Defra Begins Public Consultation on Extending the UK REACH Transitional Registration Deadlines
The Department for Environment, Food and Rural Affairs (Defra) has begun a public consultation on extending the UK Registration, Evaluation, Authorisation and Restriction of Chemicals (REACH) submission deadlines for transitional registrations — the registrations under UK REACH of substances that were registered in the European Union (EU) in accordance with EU REACH on or before December 31, 2020, the end of the Brexit transition period. Defra seeks comment on two options to extend the current deadlines for registration, as well as a do-nothing option. Defra also requests comment on extending the dates for the Health and Safety Executive (HSE) to carry out compliance checks on at least 20 percent of the registration dossiers. Responses are due September 1, 2022.
UK REACH requires substances that are manufactured in or imported into Great Britain (GB) to be registered with the HSE, the Agency for UK REACH. Registrations include information on the hazards, uses, and exposures to the substance. HSE uses registration information for regulatory purposes, and registrants use the information to identify appropriate risk management measures for themselves and other users down the supply chain.
The UK REACH Regulation contains transitional provisions intended to reduce the disruption to GB businesses as they moved to the new regime from EU REACH. According to Defra, these provisions have allowed companies to submit initial “notification” data to continue trading and then subsequently provide the full registration data. The transitional provisions apply to GB entities that were registrants, downstream users, or distributors under EU REACH before UK REACH came into effect. The current deadlines for completing the transitional registration process, depending on tonnage and hazard profile of the substance, are:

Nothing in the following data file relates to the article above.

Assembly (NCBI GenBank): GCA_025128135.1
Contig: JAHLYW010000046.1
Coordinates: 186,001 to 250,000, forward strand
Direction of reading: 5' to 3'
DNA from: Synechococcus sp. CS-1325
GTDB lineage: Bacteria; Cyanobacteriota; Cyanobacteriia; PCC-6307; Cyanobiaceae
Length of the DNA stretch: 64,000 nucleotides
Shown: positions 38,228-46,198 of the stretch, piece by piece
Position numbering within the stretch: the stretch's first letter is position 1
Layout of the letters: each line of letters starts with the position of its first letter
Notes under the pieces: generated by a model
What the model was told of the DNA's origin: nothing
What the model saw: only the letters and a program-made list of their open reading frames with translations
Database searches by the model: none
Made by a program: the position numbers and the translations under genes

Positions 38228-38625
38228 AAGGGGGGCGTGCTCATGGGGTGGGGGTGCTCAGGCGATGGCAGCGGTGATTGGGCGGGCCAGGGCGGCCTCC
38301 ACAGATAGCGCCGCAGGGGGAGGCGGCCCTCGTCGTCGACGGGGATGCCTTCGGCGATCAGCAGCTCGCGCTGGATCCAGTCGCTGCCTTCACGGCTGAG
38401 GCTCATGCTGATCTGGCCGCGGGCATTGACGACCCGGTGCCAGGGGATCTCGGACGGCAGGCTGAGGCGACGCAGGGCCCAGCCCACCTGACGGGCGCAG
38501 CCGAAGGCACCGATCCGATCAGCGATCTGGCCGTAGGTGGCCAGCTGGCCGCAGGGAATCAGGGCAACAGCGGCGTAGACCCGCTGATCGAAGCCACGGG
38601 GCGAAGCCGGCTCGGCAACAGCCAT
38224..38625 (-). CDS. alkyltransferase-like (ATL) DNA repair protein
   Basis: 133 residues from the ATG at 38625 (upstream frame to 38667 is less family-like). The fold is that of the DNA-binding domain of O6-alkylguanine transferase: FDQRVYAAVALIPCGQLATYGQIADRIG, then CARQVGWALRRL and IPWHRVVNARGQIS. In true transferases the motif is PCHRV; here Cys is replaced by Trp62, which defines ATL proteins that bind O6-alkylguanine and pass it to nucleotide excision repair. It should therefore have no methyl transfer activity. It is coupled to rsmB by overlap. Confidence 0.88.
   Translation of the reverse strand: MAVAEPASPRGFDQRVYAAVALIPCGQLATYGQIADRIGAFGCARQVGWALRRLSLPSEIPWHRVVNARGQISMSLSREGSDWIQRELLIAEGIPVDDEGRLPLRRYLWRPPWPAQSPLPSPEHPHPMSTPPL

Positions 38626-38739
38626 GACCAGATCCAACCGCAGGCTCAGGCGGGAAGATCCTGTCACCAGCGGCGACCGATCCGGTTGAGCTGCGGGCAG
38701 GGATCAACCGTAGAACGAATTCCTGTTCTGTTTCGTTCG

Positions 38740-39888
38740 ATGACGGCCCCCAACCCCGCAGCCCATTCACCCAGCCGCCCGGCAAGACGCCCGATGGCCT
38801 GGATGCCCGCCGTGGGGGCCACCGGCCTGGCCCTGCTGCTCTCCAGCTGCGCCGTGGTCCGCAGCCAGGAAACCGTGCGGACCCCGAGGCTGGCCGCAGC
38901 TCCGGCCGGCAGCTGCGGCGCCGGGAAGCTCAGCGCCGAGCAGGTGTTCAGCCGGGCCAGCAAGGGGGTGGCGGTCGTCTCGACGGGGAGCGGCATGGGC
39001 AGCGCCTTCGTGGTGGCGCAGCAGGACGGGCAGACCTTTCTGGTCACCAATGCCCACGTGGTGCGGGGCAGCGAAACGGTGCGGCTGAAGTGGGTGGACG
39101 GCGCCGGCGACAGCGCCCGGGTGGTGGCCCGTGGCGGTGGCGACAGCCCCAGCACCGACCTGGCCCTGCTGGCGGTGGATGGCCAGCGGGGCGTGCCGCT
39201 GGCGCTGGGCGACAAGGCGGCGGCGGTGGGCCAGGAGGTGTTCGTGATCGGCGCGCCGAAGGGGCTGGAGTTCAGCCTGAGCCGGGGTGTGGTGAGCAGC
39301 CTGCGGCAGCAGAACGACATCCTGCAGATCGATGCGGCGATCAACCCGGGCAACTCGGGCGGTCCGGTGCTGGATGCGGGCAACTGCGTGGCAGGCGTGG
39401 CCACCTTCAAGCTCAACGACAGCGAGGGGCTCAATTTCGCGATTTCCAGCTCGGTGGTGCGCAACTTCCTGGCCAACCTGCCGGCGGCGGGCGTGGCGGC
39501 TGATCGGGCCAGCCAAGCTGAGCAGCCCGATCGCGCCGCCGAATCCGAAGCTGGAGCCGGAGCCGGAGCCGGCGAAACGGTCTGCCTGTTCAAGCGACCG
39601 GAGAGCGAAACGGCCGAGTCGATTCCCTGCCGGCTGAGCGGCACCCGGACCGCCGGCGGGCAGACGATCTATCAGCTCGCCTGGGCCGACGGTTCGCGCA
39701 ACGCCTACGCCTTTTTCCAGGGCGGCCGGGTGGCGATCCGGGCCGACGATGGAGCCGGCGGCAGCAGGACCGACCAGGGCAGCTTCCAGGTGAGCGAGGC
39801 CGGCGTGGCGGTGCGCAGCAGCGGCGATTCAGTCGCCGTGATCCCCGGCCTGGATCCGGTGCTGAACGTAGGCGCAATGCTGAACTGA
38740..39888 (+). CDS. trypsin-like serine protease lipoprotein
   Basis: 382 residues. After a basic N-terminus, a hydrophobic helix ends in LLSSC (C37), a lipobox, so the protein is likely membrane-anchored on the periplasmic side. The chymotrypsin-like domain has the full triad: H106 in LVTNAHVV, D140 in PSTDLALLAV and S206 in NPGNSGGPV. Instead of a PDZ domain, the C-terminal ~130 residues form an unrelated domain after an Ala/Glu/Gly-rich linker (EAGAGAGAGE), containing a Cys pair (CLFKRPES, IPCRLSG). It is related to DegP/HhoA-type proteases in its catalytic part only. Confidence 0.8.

- October 2023 for substances included on the EU REACH candidate list before UK REACH came into effect; substances that are carcinogenic, mutagenic, or toxic for reproduction (CMR) and manufactured or imported in quantities of one metric ton (MT) or more a year; substances that are very toxic to aquatic life and manufactured or imported in quantities of 100 MT or more a year; and all substances manufactured or imported in quantities of 1,000 MT or more a year.
- October 2025 for substances added to the UK REACH candidate list before the above submission deadline; and all substances manufactured or imported in quantities of 100 MT or more a year.
- October 2027 for all substances manufactured or imported in quantities of one MT or more a year.
Defra states that in response to concerns raised by stakeholders around the cost of acquiring the data to complete their registrations, the government is working with stakeholders to explore an alternative transitional registration model. According to Defra, the aim of the model is to reduce costs to businesses of transitioning from EU REACH to UK REACH while maintaining or improving existing human health and environment protections, in line with international commitments. Defra notes that developing a new model is highly technical and complex, and once a suitable model is found, operational and legislative changes would need to be made to implement it.
The public consultation also covers the proposal to extend the legislative timelines for the HSE to carry out compliance checks on at least 20 percent of the registration dossiers required under UK REACH Article 41, which was carried over from EU REACH. According to Defra, the timelines need to be amended “to ensure that they apply after the relevant submission dates have passed, otherwise no data may have been submitted for the Agency to carry out compliance checks on.”
According to the consultation document, the policy options being considered, and which are included in the consultation, are: